<ReactQueryConfigProvider config={queryConfig}>      <Suspense fallback={<Loader />}>
        <Router className="App">
          <Route exact path="/" component={List} />
          <Route path="/:id" component={Detail} />
        </Router>
      </Suspense>
    </ReactQueryConfigProvider>  );
}

const rootElement = document.getElementById("root");
ReactDOM.render(<App />, rootElement);

The first thing we need to do is add the ReactQueryConfigProvider to our index.js file and wrap our entire app with it. We do this to provide global configuration to all of the queries that we will write later. React Query will work without this, but if you do want to set some global settings and not have to reconfigure every request it's a good idea to do this here. In our case we want to use suspense mode with all our queries so we turn that on here in the queryConfig object.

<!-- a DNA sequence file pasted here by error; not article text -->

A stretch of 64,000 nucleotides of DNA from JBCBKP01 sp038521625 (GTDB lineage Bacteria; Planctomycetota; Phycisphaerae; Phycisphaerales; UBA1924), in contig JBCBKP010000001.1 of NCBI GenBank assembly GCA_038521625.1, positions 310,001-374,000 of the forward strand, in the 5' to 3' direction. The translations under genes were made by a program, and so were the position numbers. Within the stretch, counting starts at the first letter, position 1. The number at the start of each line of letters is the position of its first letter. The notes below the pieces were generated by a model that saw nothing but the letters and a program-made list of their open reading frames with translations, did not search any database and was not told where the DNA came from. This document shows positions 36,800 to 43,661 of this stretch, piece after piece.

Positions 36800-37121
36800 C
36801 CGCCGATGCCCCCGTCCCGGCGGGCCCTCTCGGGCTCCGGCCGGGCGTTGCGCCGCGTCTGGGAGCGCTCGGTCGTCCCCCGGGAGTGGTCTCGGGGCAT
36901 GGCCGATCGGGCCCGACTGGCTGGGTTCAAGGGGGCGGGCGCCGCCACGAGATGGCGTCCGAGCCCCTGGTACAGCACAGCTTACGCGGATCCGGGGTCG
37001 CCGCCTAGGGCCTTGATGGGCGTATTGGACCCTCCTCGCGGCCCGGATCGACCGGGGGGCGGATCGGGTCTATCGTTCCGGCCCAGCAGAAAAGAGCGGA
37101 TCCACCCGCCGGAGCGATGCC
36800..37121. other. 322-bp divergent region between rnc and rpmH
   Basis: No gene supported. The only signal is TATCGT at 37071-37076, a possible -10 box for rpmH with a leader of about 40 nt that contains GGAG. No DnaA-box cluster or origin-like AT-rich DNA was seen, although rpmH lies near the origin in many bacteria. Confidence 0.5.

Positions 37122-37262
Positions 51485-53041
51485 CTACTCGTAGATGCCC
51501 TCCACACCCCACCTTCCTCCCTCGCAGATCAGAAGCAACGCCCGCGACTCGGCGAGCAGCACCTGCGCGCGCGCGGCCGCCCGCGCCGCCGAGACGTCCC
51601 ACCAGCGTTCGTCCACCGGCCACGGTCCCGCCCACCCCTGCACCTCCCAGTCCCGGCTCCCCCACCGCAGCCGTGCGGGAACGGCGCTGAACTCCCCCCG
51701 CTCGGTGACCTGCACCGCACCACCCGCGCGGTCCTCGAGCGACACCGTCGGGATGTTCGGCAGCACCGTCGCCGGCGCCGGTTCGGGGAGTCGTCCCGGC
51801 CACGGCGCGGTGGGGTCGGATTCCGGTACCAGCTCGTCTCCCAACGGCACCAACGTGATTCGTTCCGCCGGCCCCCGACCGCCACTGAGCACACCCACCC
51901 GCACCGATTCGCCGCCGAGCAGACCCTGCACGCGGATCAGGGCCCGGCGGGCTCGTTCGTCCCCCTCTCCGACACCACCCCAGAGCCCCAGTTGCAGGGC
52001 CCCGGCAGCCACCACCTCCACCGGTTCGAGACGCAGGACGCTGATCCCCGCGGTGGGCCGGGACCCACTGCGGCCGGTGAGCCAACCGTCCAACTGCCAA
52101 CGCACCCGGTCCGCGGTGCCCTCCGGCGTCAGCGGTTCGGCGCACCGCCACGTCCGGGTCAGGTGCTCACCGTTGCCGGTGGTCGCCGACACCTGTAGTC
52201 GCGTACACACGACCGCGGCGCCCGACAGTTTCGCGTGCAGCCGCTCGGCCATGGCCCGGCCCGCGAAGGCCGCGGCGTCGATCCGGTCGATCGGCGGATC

Writing our first Query to Fetch the List of Pokemon

We can implement react-query with just two lines. Import useQuery, and then in our List component use it as shown below. After you get it working and you see a list of Pokemon we'll talk about what's happening here.

import React from "react";
import { getPokemonList } from "./queries";
import { useQuery } from "react-query";import { Link } from "react-router-dom";

function List() {
  const { data, error } = useQuery("pokemon", getPokemonList, {});
  // Short circut if there is an error state and return.
  if (error) {
    return <div>There was an Error</div>;
  }

  return (
    <div className="container">
      <ul className="list">
        {data.results.map((item) => (
          <li key={item.name} className="list-item">
            <Link to={item.name}>{item.name}</Link>
          </li>
        ))}
      </ul>